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Multicenter Study
. 2014 Nov;100(21):1715-21.
doi: 10.1136/heartjnl-2014-305968. Epub 2014 Jul 30.

ST2 May Not Be a Useful Predictor for Incident Cardiovascular Events, Heart Failure and Mortality

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Multicenter Study

ST2 May Not Be a Useful Predictor for Incident Cardiovascular Events, Heart Failure and Mortality

Maria F Hughes et al. Heart. .

Abstract

Objectives: We hypothesised that soluble ST2 (sST2) levels can identify people with elevated risk of subsequent cardiovascular disease (CVD) and add to existing risk prediction algorithms.

Background: ST2 is a receptor for the inflammatory cytokine IL33. Increased sST2 levels have been associated with heart failure and death in acute myocardial infarction patients and in the general population.

Methods: We measured high-sensitivity sST2 in 8444 men and women (25-74 years) from the FINRISK97 prospective population cohort. Cox proportional hazards modelling evaluated the ability of sST2 to predict fatal and non-fatal heart failure, CVD (coronary heart disease, stroke), diabetes, and death over 15 years follow-up. Discrimination and reclassification statistics for 10-year absolute risks compared the ability of sST2 to improve upon Framingham risk factors (FRF), N-terminal pro-brain natriuretic peptide (NT-proBNP), renal function (eGFR) and prevalent valvular heart disease (VHD).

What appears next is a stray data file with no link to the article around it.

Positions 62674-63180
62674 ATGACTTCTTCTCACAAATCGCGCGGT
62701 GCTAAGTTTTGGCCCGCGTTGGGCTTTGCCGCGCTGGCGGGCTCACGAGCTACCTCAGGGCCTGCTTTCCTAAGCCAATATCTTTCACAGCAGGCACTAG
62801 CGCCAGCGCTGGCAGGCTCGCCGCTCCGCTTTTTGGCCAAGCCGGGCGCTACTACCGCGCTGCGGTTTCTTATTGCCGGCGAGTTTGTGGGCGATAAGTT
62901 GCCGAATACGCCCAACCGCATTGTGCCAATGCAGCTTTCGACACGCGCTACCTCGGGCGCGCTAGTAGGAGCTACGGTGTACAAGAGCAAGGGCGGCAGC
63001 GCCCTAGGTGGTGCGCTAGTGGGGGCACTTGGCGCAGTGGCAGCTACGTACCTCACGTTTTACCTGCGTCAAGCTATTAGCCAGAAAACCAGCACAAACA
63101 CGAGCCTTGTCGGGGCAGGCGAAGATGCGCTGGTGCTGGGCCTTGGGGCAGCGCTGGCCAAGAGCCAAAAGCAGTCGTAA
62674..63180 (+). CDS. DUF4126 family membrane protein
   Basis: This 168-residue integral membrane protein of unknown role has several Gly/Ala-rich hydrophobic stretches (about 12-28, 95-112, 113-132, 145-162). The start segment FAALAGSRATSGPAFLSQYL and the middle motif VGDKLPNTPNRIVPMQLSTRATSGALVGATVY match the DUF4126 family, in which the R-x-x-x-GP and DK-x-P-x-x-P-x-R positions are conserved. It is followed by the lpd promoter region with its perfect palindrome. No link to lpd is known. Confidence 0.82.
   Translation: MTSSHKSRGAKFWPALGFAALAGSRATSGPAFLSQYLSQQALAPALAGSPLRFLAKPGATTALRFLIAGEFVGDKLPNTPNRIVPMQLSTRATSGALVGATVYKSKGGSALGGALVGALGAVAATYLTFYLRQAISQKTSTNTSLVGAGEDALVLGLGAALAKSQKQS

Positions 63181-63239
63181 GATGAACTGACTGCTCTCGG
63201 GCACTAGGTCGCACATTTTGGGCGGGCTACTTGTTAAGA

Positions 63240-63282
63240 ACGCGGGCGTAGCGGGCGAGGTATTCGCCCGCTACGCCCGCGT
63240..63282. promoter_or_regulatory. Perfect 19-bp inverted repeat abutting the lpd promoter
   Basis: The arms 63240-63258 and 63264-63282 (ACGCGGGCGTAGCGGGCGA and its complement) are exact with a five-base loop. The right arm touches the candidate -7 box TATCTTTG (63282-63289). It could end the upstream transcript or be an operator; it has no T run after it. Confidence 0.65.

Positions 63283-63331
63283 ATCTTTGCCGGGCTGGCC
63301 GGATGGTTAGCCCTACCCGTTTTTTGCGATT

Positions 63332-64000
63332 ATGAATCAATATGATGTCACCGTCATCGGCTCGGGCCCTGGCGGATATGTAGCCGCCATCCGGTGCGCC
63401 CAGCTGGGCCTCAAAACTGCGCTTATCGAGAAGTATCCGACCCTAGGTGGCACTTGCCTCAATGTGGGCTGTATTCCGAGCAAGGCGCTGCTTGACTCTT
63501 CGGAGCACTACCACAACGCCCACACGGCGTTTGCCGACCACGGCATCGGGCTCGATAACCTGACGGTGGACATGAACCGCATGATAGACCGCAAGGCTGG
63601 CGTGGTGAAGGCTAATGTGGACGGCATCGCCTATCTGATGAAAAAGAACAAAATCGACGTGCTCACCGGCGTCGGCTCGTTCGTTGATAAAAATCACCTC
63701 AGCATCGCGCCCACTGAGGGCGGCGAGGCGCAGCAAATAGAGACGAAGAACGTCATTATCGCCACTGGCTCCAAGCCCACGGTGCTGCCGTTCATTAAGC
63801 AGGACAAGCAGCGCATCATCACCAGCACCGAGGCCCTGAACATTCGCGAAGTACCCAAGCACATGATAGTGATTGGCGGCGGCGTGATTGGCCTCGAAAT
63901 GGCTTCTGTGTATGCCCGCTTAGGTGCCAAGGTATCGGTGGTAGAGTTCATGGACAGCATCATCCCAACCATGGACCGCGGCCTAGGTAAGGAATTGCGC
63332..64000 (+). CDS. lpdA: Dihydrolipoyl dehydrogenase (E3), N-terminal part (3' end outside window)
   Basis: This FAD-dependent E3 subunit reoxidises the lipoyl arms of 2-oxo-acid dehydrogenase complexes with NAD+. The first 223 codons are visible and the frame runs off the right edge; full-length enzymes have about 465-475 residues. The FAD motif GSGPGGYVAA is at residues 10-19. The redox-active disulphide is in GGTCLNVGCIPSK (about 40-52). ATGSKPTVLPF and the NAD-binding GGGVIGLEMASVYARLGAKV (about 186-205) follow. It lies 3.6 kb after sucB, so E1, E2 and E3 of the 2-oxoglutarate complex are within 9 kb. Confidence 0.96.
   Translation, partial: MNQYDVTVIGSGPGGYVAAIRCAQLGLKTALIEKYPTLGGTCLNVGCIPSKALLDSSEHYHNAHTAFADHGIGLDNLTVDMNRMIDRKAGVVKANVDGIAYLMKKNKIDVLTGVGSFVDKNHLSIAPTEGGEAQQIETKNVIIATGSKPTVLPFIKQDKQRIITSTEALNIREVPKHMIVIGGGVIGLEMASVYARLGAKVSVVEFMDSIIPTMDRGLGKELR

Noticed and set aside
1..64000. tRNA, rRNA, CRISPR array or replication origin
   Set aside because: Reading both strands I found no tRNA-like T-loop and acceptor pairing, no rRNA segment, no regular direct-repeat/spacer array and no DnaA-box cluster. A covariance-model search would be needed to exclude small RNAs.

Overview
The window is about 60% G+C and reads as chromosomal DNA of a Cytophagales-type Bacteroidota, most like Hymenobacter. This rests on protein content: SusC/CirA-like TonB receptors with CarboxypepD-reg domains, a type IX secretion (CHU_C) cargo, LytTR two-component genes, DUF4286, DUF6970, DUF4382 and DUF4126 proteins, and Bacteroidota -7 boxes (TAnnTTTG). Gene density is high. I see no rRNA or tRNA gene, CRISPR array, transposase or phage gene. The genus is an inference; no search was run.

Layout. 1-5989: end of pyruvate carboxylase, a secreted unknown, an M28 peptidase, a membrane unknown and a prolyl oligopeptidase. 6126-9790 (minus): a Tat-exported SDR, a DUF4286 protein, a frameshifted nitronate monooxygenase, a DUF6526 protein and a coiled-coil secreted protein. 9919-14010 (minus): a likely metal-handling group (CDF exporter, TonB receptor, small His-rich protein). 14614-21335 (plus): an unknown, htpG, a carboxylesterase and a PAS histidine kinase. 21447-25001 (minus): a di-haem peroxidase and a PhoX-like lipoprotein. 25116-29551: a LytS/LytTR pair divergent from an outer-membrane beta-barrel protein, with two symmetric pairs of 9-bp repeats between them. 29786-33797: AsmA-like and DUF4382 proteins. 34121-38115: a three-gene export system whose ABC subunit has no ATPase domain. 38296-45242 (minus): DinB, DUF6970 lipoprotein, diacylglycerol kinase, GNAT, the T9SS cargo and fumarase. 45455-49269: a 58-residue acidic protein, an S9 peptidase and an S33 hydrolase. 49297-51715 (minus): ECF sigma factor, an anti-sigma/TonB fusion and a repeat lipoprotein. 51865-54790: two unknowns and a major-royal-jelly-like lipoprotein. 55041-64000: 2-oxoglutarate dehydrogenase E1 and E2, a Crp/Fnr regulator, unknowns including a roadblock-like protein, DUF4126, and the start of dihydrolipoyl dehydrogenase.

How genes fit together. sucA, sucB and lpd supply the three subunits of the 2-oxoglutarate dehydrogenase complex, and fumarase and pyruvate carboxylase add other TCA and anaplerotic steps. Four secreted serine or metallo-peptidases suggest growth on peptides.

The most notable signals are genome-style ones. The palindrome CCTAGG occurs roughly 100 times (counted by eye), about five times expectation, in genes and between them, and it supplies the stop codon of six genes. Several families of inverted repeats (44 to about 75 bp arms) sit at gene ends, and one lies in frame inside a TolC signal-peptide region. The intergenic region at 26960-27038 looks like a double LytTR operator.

Results: sST2 showed suggestive but non-significant associations with heart failure {(HR per 1 SD of log sST2 1.06; 95% CI 0.96 to 1.17 (562 events))}, and with CVD (1.01 95% CI 0.94 to 1.08) (914 events) after adjustment for FRF, NT-proBNP, eGFR and VHD. sST2 significantly predicted death from all causes following similar adjustment ({HR 1.09 (95% CI 1.01 to 1.19) (974 events))}. No improvement in the c-index was observed for models adding sST2 to the risk factors.

Conclusions: In a healthy general population from Finland, sST2 did not improve long-term prediction of cardiovascular events including heart failure or all-cause mortality.

Keywords: CORONARY ARTERY DISEASE; HEART FAILURE.

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